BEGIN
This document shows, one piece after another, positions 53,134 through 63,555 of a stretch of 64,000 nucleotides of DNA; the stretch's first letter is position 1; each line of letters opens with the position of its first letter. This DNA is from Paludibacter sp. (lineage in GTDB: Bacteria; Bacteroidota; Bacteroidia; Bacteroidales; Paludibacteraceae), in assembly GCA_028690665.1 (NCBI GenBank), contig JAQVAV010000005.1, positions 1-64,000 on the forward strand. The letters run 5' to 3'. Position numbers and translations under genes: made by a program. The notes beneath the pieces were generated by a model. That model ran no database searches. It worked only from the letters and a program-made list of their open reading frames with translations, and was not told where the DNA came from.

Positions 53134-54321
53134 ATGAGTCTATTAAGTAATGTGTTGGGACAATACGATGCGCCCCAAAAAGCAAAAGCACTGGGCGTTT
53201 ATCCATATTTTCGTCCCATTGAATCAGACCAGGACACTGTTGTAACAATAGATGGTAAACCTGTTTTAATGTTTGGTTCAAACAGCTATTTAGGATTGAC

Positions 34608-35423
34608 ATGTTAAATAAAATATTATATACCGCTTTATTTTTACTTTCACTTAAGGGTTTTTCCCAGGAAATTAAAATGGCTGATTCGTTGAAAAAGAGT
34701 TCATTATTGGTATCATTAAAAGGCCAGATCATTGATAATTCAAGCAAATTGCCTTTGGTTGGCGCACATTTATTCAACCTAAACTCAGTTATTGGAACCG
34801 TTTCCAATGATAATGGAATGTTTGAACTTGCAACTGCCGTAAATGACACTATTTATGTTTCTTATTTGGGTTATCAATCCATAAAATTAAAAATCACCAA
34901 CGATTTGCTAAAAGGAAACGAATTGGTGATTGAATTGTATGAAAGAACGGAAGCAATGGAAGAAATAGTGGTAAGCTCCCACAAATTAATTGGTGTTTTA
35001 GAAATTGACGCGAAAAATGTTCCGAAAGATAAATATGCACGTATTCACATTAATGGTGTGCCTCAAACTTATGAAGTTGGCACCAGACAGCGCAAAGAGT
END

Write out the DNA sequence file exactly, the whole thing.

This document shows, one piece after another, positions 53,134 through 63,555 of a stretch of 64,000 nucleotides of DNA; the stretch's first letter is position 1; each line of letters opens with the position of its first letter. This DNA is from Paludibacter sp. (lineage in GTDB: Bacteria; Bacteroidota; Bacteroidia; Bacteroidales; Paludibacteraceae), in assembly GCA_028690665.1 (NCBI GenBank), contig JAQVAV010000005.1, positions 1-64,000 on the forward strand. The letters run 5' to 3'. Position numbers and translations under genes: made by a program. The notes beneath the pieces were generated by a model. That model ran no database searches. It worked only from the letters and a program-made list of their open reading frames with translations, and was not told where the DNA came from.

Positions 53134-54321
53134 ATGAGTCTATTAAGTAATGTGTTGGGACAATACGATGCGCCCCAAAAAGCAAAAGCACTGGGCGTTT
53201 ATCCATATTTTCGTCCCATTGAATCAGACCAGGACACTGTTGTAACAATAGATGGTAAACCTGTTTTAATGTTTGGTTCAAACAGCTATTTAGGATTGAC

Positions 34608-35423
34608 ATGTTAAATAAAATATTATATACCGCTTTATTTTTACTTTCACTTAAGGGTTTTTCCCAGGAAATTAAAATGGCTGATTCGTTGAAAAAGAGT
34701 TCATTATTGGTATCATTAAAAGGCCAGATCATTGATAATTCAAGCAAATTGCCTTTGGTTGGCGCACATTTATTCAACCTAAACTCAGTTATTGGAACCG
34801 TTTCCAATGATAATGGAATGTTTGAACTTGCAACTGCCGTAAATGACACTATTTATGTTTCTTATTTGGGTTATCAATCCATAAAATTAAAAATCACCAA
34901 CGATTTGCTAAAAGGAAACGAATTGGTGATTGAATTGTATGAAAGAACGGAAGCAATGGAAGAAATAGTGGTAAGCTCCCACAAATTAATTGGTGTTTTA
35001 GAAATTGACGCGAAAAATGTTCCGAAAGATAAATATGCACGTATTCACATTAATGGTGTGCCTCAAACTTATGAAGTTGGCACCAGACAGCGCAAAGAGT